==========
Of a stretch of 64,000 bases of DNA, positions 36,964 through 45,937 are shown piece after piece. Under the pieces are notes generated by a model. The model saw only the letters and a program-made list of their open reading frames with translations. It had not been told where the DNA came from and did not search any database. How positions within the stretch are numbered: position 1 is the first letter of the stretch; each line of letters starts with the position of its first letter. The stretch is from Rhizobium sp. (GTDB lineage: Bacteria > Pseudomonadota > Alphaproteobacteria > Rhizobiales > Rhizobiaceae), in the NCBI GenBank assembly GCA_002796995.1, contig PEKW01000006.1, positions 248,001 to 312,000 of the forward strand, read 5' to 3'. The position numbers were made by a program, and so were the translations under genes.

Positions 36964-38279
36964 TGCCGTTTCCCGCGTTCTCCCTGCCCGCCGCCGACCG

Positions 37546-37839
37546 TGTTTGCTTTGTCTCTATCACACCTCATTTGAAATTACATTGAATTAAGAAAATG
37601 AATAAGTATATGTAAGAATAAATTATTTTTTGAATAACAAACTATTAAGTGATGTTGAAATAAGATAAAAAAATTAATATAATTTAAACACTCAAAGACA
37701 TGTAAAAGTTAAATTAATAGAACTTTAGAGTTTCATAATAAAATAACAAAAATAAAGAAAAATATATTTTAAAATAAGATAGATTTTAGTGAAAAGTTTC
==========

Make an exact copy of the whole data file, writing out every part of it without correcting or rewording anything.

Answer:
Of a stretch of 64,000 bases of DNA, positions 36,964 through 45,937 are shown piece after piece. Under the pieces are notes generated by a model. The model saw only the letters and a program-made list of their open reading frames with translations. It had not been told where the DNA came from and did not search any database. How positions within the stretch are numbered: position 1 is the first letter of the stretch; each line of letters starts with the position of its first letter. The stretch is from Rhizobium sp. (GTDB lineage: Bacteria > Pseudomonadota > Alphaproteobacteria > Rhizobiales > Rhizobiaceae), in the NCBI GenBank assembly GCA_002796995.1, contig PEKW01000006.1, positions 248,001 to 312,000 of the forward strand, read 5' to 3'. The position numbers were made by a program, and so were the translations under genes.

Positions 36964-38279
36964 TGCCGTTTCCCGCGTTCTCCCTGCCCGCCGCCGACCG

Positions 37546-37839
37546 TGTTTGCTTTGTCTCTATCACACCTCATTTGAAATTACATTGAATTAAGAAAATG
37601 AATAAGTATATGTAAGAATAAATTATTTTTTGAATAACAAACTATTAAGTGATGTTGAAATAAGATAAAAAAATTAATATAATTTAAACACTCAAAGACA
37701 TGTAAAAGTTAAATTAATAGAACTTTAGAGTTTCATAATAAAATAACAAAAATAAAGAAAAATATATTTTAAAATAAGATAGATTTTAGTGAAAAGTTTC